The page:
How To Write Like a Fashion Editor

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How To Write Like a Fashion Editor

I tried to write like Pandora Sykes and Leandra Medine
How To Write Like a Fashion Editor
Image: Pinterest

Who needs grammar school when you have Pandora Sykes, Leandra Medine and a tab permanently open on the thesaurus.

‘I was not privately educated.’

‘I did not attend a grammar school.’

‘I’m not a journalism graduate.’

‘I have not pursued any form of post-graduate education.’

…but honestly! None of that matters.

Eva Chen, ex-editor at Teen Vogue and Lucky Magazine, started her career in the legal industry before steadily steering into fashion and publishing. With regards to her writing style and tone of voice, Chen notes  “…as someone who has been writing and editing professionally for about a decade. It has taken me 10 years to solidly define my voice and solidly feel secure in what I am doing, and that is a testament to practice.”

I’m firmly with Eva. Scratch a line through your career limitations and negativity like a big fat key slicing into the bodywork of a shiny red Porsche, because that’s probably what’s holding you back from riding off into the sunset. Life experiences and the lessons they provide are the best teachers any of us could ask for. So although mine or your backgrounds may not be in writing, english language or literature, that’s not to say that we can not climb the ranks to become a Features Writer or Editor. (Personally, that’s not my ambition but it might be yours, and good on you for daring to dream and working to make it a reality).

There’s only one way to improve the way you write and it’s by doing just that – writing (and reading) A LOT! Which is exactly what I’ve been doing, day in and day out, morning, afternoon and evening. It’s only been a few months but I am noticing small improvements and basking in the lovely compliments you send from time to time. I like to think I’m developing a simple, relatable and witty tone.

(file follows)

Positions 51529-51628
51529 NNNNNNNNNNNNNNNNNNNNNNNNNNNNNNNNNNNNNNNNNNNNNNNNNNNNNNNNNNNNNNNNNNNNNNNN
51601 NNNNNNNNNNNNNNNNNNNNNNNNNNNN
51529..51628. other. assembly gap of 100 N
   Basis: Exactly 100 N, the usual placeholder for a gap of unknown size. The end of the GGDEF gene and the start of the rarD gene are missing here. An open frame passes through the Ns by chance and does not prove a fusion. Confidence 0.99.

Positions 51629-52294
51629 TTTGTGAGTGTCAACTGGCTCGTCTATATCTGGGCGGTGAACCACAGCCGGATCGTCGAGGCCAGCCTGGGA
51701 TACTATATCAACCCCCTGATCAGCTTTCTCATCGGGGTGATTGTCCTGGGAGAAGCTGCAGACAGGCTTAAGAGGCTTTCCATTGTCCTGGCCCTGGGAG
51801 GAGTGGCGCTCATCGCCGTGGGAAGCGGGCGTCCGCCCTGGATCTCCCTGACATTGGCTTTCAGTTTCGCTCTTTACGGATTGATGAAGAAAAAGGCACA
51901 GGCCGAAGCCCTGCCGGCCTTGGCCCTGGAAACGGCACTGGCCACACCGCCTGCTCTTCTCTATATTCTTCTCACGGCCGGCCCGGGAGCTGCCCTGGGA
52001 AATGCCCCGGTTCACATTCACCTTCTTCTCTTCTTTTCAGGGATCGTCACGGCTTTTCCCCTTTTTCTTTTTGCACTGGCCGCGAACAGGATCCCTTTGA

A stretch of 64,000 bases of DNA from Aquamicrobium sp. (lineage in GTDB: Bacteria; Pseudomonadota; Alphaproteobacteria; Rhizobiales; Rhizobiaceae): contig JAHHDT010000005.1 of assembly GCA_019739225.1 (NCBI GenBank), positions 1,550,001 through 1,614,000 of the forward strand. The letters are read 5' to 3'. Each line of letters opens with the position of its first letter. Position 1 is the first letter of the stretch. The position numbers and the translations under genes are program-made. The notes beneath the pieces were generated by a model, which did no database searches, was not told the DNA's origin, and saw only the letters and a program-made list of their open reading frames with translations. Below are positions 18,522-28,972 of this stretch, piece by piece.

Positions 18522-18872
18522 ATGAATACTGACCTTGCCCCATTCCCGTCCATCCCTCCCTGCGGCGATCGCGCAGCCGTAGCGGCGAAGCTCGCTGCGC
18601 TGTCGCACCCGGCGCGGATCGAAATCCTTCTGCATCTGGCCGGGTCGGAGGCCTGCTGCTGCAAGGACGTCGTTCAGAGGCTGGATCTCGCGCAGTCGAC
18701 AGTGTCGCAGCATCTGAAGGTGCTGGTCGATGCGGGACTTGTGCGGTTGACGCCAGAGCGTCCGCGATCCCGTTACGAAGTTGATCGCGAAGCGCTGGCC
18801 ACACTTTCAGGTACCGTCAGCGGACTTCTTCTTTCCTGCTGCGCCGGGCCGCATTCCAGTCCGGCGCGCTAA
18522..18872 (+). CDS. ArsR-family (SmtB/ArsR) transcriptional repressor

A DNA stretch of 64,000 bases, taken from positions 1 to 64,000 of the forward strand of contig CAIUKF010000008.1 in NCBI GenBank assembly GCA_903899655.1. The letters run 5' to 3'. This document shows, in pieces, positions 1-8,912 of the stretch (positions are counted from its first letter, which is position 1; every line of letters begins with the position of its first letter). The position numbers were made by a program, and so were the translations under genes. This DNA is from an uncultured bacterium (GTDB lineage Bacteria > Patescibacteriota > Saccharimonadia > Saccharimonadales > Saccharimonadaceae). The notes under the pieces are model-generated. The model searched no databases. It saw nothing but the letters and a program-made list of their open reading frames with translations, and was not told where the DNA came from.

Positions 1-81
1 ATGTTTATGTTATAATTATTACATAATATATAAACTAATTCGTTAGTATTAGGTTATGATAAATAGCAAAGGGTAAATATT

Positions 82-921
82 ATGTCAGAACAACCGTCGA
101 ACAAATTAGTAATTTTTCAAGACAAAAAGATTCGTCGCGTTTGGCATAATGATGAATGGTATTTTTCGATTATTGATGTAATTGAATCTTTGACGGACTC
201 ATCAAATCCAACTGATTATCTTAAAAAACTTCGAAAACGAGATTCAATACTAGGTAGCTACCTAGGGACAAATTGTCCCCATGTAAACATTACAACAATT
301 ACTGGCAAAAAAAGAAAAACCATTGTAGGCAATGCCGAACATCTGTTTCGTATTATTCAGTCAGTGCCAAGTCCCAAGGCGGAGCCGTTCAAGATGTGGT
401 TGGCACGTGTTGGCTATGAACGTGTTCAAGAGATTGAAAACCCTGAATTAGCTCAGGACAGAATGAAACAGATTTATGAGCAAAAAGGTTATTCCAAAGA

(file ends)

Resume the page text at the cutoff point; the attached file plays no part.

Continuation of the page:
At the moment, excellent and obvious writers such as Pandora Sykes and Leandra Medine (the entire Man Repeller crew to be honest) are my, very high, benchmark. I’m endlessly fascinated with the skill in which they deploy the most complex of words into strong sentences and great stories. No word of exaggeration, I pull out the dictionary alongside their articles, a two-fold learning experience of words and ideas – it’s honestly brilliant!

And through that process, I’ve noticed a pattern of words being consistently used by the best in the game! You know the kind, the succulent verbiage that begs for a knife and fork to be stabbing straight through the middle, ripping it apart to reveal its oh so juicy core. Through the use of these words, not only will your writing be bumped up to a top class standard, but they’ll do wonders for your spoken vocabulary too.

Here’s my tip and writers secret:

For some time now, I’ve been privately putting together a little word bank of big words to swallow and spit out in my every day conversations and written communication. If I may, just for fun and mostly for a laugh, I’ve whipped up a sandwich style paragraph, jam packed with the words legitimately being studied as a full-time student in the school of life.

…And if you’re up for playing the teacher, I’d love you to grade my efforts from 1 (being pretty poor) to 10 (a sure hit).

Let’s go:

“The crux of becoming a grown up perpetuates an insatiable pressure to behave in the most responsible of manners, more commonly known as ‘adulting’. Given all the finer nuances of adulting, the pragmatic approach comes with the understanding that, in an actual grown ups life, nothing comes easy or cheap – 2 words that may subconsciously be hard to rid yourself of, dutifully negating the two central ideals that shaped our teens and early twenties – yikes!

The old adage insists that one is to chase ‘quality over quantity’; an obvious impetus towards throwing out all our old clothes, friends and negative habits in exchange for sartorial excellence, stellar companionship and a life brimming with purpose.

Yet despite all the strict rules and regulations attached to coming of age, I’d much rather ignore the impossible expectations of the world, whilst continuing to trust my gut and maintain the same level of buoyancy that has seen me to the age of 25.”

Disclaimer: I genuinely have no idea whether I have (a) Used the aforementioned words in their correct context and (b) Made any sense whatsoever but if you know better, I implore you to tell me otherwise.

Had to sneak that last one in there HA!


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